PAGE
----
Centrosome in Cell Division, Development and Disease


The centrosome is a non‐membrane‐bound organelle present in most animal cells and it functions as the major microtubule‐organising centre (MTOC). Recent findings have revealed the detailed molecular and structural features of the centrosome, and architectural and functional changes at the centrosome during the cell cycle. The centriole, the organisational heart of the centrosome, duplicates once each cell cycle and depends on a hierarchy of regulatory and assembly factors for its biogenesis. The centrosome plays important roles in dividing and nondividing cells. This importance is reflected in the appearance of several human developmental disorders when genes encoding centrosomal proteins are mutated. The centriole is essential for the formation of cilia, the cell's ‘antennae’ that receive and transmit signals and sensory inputs critical for animal development and physiology. Impairment of cilium structure or function leads to a spectrum of diseases called ciliopathies.

Key Concepts

  • The centrosome typically contains a centriole pair, the mother and its daughter, and the pericentriolar material (PCM).
  • Centrioles have a ninefold radial symmetry and are required for organising a functional centrosome.
  • The PCM is a large multi‐protein complex that regulates microtubule (MT) assembly at centrosomes in dividing and nondividing cells.
  • Centrioles duplicate only once each cell cycle, and the protein kinase PLK4 is a key early regulator of centriole duplication and biogenesis.
  • The cartwheel at the proximal end of the centriole is assembled early in centriole biogenesis, and its ninefold symmetry is determined by the intrinsic properties of the key structural protein Sas‐6.
  • The centrosome is involved in the asymmetric division of stem cells.
  • In nondividing cells, the basal body, a modified mother centriole, serves as a platform for organising the MT‐based axoneme, forming a primary or motile cilium.
  • Most vertebrate cells contain a primary cilium that is critical for signalling pathways including Hedgehog (Hh) signalling and left–right asymmetry designation during development.
  • Centrosomal and ciliary dysfunctions have been linked to two types of diseases: microcephaly/primordial dwarfisms, and ciliopathies, respectively.

Keywords: centriole; centrosome; pericentriolar material; basal body; cilium; cell cycle; microtubules; ciliopathies; microcephaly; MCPH

Figure 1. Structural elements of the centrosome. In an interphase (early G1) somatic cell, the typical animal centrosome contains a pair of centrioles, a mother and a daughter, each composed of nine triplet microtubules (MTs) that make ninefold symmetric cylinder structure. Distal and subdistal appendages decorate only the mother centriole. Linker fibres provide cohesion between the centriole pair. The pericentriolar material (PCM), where MT nucleation occurs, is organised into toroid layers and radial struts that surround the mother centriole. Shown here is one model of interphase PCM deduced from superresolution microscopy. Sometime during G1, the daughter centriole also gains PCM (not shown). Reproduced with permission from Jodi Slade © Florida State University College of Medicine.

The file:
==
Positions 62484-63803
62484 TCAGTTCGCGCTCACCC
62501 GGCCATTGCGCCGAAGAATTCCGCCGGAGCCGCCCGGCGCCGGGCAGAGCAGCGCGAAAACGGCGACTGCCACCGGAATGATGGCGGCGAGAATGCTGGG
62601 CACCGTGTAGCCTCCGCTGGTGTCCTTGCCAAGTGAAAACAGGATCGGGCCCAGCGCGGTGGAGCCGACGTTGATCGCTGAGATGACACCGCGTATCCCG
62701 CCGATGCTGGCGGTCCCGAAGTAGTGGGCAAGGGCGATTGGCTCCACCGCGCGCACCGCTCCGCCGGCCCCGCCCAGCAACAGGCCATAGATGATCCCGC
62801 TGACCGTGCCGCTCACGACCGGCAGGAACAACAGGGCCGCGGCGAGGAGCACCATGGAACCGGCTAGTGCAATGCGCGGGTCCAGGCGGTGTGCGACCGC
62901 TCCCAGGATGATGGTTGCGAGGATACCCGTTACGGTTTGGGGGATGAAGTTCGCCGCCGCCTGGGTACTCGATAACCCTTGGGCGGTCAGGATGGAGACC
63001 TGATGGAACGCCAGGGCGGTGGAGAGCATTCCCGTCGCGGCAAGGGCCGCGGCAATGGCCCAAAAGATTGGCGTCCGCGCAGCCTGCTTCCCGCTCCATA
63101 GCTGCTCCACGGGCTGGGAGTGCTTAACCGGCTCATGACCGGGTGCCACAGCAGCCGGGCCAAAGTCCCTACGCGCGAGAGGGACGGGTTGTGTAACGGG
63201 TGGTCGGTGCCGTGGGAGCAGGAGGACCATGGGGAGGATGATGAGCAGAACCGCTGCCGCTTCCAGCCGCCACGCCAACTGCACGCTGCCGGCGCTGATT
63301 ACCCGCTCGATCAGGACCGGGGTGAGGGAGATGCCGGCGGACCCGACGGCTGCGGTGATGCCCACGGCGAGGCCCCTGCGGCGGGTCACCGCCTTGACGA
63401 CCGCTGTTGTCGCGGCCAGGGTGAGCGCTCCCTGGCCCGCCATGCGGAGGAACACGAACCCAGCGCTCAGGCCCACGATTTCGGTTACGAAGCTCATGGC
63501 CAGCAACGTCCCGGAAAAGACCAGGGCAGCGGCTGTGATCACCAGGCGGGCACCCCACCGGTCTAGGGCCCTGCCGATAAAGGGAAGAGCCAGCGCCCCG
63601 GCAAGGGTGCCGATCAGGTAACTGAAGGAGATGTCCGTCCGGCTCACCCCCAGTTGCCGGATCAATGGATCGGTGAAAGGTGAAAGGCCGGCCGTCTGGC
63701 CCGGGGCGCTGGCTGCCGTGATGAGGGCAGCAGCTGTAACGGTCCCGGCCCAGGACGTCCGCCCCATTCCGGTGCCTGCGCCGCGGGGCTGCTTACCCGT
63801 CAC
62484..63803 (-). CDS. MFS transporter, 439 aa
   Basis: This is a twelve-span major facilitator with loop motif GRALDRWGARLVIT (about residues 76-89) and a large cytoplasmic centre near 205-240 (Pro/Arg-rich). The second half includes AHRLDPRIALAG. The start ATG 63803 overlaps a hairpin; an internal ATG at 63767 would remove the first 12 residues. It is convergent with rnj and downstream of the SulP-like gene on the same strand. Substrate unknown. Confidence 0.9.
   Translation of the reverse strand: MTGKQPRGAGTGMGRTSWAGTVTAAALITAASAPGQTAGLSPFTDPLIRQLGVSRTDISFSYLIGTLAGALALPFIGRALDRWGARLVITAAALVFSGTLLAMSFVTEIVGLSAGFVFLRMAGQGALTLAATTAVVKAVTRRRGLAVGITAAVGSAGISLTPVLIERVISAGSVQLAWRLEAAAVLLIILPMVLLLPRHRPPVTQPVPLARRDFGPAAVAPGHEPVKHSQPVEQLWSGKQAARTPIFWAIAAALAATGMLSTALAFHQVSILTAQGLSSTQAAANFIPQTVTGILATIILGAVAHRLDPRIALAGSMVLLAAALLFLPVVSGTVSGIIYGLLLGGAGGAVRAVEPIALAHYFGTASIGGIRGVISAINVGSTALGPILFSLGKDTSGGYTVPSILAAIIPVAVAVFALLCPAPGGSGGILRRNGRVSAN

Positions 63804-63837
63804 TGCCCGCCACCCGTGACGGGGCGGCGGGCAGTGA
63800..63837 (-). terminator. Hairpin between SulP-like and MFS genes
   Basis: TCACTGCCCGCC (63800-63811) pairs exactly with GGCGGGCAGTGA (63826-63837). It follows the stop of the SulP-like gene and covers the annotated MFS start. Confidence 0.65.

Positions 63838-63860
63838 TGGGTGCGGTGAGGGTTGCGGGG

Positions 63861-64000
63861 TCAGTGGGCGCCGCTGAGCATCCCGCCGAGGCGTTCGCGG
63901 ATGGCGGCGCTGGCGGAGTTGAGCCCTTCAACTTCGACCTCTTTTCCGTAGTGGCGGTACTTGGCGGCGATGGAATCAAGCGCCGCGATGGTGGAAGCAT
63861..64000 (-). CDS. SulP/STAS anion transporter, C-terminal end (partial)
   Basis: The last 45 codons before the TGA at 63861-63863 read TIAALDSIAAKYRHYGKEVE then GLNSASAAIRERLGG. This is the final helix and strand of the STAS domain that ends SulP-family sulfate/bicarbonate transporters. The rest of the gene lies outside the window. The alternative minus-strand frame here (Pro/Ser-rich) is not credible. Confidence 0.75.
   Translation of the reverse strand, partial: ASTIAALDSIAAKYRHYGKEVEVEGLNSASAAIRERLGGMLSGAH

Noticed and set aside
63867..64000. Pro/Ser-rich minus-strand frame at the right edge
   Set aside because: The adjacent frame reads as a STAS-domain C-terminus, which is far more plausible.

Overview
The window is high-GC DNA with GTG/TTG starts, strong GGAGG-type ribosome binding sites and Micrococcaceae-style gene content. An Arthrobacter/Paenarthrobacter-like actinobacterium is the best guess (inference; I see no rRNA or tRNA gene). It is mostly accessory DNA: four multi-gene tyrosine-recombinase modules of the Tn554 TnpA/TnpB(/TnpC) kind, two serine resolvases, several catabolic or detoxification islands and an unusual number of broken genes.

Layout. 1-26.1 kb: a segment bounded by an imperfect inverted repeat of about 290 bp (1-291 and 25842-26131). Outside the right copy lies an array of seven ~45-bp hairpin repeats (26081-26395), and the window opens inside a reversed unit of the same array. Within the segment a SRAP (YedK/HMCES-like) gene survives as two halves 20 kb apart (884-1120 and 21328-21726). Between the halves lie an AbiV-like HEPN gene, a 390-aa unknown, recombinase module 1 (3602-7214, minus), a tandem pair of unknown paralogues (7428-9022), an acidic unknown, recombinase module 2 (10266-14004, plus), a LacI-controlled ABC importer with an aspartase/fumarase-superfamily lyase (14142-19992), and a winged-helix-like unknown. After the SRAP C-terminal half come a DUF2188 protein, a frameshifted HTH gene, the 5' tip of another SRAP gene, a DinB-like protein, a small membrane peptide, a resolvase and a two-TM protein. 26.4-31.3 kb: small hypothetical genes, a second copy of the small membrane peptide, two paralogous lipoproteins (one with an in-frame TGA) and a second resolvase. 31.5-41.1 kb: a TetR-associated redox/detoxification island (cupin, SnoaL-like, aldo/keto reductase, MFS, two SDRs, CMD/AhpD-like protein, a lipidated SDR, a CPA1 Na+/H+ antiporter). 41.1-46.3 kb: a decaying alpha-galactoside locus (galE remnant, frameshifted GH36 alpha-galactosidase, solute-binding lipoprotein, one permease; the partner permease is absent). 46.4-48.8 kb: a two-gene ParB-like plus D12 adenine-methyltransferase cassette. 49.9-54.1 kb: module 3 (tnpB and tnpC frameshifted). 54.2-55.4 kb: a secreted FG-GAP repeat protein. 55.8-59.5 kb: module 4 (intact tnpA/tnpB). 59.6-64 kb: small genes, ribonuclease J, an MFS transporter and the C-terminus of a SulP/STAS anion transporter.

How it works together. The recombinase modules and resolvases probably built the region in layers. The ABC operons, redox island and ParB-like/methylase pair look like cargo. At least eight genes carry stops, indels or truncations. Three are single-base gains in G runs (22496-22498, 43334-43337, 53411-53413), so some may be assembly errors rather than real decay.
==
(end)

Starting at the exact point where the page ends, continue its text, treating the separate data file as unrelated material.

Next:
Figure 2. Signalling function of the cilium and its ultrastructure. (a) Example signalling pathway to cytoplasmic and nuclear targets in the primary cilium. In Hedgehog (Hh) signal transduction, for example, transcription factors translocate from the cilium into the nucleus and activate target genes following activation of the pathway. (b) Structure of the cilium. From its distal end, the basal body (a mature mother centriole) templates the MT‐based axoneme. The axoneme in primary cilia generally contains no central MT pairs (9 + 0), compared to that in motile cilia (9 + 2). Cross‐sections of the cilium structure at different apical–basal positions are depicted in the boxes. Pericentriolar material (PCM) is illustrated without the detail shown in Figure . Acting as a ‘gate’, the transition zone, with its characteristic Y‐linkers and ciliary necklace, regulates trafficking of molecules between the cilium and the cytoplasm. Distal appendages on the basal body are modified and become the transition fibres at the transition zone during ciliogenesis. intraflagellar transport (IFT) complexes traffic building blocks to facilitate axoneme assembly and maintenance. Different motor proteins carrying IFT complexes (white) and cargo proteins (orange and cyan) ‘walk’ up (kinesin motor‐red) or down (dynein motor‐blue) the axoneme in anterograde or retrograde transport, respectively. Reproduced with permission from Jodi Slade © Florida State University College of Medicine.